RePost- “The Task of the Historian”
In my recent entry on Black Confederate Soldiers I referenced a certain gem I found in the White Oak Civil War Museum. I have reproduced it here.
I have been unable to ascertain its origin, unfortunately, but it is nonetheless a powerful and useful little piece worth an occasional reading and reflection, not only for historians but for all thinkers whose dogmatism or skepticism draws justification from a myth they call ‘history.’ Those who read Art of Manliness might recognize it as a ‘Manvotional;’ more on those later.
I have copied the text as I found it, including the apparent original publisher and database.
“The Task of the Historian”
“The first requisite for all sound historical writing is the careful establishment of facts. This object is attainable only if the historian has full knowledge of the sources of information in regard to the period to be described. Furthermore, he must possess the gift of critically estimating the value of his sources according to the rules of historical evidence. But something more than mere chronicling of facts is expected of the historian. We look to him for interpretation of movements and of events.
To this task the historian must bring an insight into the motives which actuate men in various situations. He needs a power of discernment in state affairs and a due appreciation of the parts which economic, social, and [cultural] interests play in human affairs. Moreover, the historian should keep himself free from considerations of self-interest, that his interpretations may be objective, reasonable, and as free from bias as is humanly possible.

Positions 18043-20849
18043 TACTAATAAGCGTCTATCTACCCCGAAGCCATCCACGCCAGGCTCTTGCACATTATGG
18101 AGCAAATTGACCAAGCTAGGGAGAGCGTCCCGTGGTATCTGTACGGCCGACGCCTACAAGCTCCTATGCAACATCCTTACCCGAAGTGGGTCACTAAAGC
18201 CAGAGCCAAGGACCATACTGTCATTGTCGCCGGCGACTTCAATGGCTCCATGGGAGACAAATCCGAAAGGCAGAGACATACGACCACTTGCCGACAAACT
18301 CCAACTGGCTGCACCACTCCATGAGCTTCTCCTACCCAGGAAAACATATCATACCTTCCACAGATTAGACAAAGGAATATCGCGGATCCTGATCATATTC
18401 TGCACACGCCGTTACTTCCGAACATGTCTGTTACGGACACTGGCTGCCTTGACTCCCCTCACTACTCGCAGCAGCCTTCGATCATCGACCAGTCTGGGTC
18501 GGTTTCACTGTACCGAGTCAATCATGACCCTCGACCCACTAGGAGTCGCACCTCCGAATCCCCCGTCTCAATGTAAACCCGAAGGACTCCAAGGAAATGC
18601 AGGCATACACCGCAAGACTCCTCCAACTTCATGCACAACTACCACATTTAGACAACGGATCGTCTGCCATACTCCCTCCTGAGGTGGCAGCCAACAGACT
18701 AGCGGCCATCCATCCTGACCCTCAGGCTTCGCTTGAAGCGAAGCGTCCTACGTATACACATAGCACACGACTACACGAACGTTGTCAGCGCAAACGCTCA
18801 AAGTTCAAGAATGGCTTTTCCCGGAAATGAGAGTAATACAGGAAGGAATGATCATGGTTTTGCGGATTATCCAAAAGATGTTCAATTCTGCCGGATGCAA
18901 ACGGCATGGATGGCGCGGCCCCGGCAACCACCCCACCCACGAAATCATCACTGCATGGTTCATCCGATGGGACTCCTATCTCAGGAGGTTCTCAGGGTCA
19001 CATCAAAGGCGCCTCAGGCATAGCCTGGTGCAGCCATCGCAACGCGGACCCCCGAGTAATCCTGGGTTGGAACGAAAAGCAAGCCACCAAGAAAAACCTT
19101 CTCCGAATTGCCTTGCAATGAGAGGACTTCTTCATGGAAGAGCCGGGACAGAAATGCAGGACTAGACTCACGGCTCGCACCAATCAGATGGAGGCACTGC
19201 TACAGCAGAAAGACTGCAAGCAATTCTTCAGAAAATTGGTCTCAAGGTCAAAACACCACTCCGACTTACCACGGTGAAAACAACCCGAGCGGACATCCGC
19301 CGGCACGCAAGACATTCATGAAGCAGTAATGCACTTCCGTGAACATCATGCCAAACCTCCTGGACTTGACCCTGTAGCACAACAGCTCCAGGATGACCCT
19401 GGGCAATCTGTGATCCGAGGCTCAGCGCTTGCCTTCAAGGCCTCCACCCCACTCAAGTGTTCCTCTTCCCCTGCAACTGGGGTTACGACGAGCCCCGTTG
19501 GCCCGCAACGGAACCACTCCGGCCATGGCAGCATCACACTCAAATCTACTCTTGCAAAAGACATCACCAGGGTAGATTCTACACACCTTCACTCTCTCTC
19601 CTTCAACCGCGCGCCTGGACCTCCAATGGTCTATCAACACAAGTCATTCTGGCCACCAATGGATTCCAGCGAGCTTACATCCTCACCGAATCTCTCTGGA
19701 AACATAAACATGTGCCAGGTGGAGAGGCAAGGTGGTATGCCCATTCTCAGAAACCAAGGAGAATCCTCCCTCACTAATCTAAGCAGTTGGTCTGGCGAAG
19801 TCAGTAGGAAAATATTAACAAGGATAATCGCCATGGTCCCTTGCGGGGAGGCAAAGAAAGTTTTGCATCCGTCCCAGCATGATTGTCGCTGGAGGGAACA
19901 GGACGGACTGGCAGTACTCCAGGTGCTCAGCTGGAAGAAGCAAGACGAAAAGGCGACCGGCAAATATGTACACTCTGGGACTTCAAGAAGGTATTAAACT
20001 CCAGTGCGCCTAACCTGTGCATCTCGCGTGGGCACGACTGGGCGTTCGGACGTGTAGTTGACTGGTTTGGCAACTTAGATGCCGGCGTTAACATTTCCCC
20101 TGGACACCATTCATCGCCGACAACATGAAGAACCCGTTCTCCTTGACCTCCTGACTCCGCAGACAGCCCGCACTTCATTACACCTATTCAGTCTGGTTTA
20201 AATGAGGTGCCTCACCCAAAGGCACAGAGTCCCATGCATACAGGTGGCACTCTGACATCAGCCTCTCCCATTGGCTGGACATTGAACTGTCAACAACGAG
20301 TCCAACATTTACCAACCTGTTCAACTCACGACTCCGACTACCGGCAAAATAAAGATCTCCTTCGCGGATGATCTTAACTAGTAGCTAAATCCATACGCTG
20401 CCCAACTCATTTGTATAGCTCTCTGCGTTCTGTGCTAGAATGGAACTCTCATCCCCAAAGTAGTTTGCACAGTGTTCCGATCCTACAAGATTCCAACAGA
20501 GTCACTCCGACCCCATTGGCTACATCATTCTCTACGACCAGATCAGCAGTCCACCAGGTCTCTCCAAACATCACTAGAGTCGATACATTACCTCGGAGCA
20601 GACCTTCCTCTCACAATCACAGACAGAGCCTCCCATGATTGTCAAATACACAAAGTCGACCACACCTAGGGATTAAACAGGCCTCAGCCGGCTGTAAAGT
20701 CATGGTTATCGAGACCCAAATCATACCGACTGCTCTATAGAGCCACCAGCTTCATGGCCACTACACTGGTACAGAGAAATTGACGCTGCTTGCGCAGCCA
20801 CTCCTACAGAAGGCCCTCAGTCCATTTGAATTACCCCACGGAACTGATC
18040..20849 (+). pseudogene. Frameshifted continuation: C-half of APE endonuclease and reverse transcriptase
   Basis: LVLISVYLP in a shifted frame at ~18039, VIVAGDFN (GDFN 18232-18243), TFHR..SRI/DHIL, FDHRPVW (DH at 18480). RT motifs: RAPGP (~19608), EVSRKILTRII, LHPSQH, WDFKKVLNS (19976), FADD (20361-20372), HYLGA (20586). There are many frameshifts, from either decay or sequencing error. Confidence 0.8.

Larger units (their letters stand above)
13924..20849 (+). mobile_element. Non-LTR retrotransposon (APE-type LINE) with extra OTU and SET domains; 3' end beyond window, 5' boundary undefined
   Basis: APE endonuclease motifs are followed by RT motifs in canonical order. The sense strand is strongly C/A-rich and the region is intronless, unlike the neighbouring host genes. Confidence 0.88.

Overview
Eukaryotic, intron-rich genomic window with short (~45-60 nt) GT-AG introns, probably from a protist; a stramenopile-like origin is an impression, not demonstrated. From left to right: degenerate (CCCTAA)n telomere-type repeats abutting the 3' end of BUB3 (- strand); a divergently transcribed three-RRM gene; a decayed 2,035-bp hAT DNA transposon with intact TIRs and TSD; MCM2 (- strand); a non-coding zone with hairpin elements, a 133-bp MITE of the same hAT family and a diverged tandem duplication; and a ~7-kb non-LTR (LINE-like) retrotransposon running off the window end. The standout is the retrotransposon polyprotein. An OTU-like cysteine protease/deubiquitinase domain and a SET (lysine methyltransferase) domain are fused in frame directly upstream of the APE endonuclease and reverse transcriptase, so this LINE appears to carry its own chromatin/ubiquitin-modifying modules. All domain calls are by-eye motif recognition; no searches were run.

In style, he should be candid and unimpassioned, avoiding both panegyric and satire. To truth alone must he offer sacrifice. He must be fearless, incorruptible, untrammeled, conceding nothing either to hatred or to friendship, a citizen of no city, recognizing no ruler, and setting forth the result of his resources in a diction which the many may understand and the more educated [may] approve. Only by such a method can the integrity of a writer be established and his reputation as a historian be justified.”
The Lincoln Library of Essential Information
The Frontier Press Company, Buffalo, New York, 1924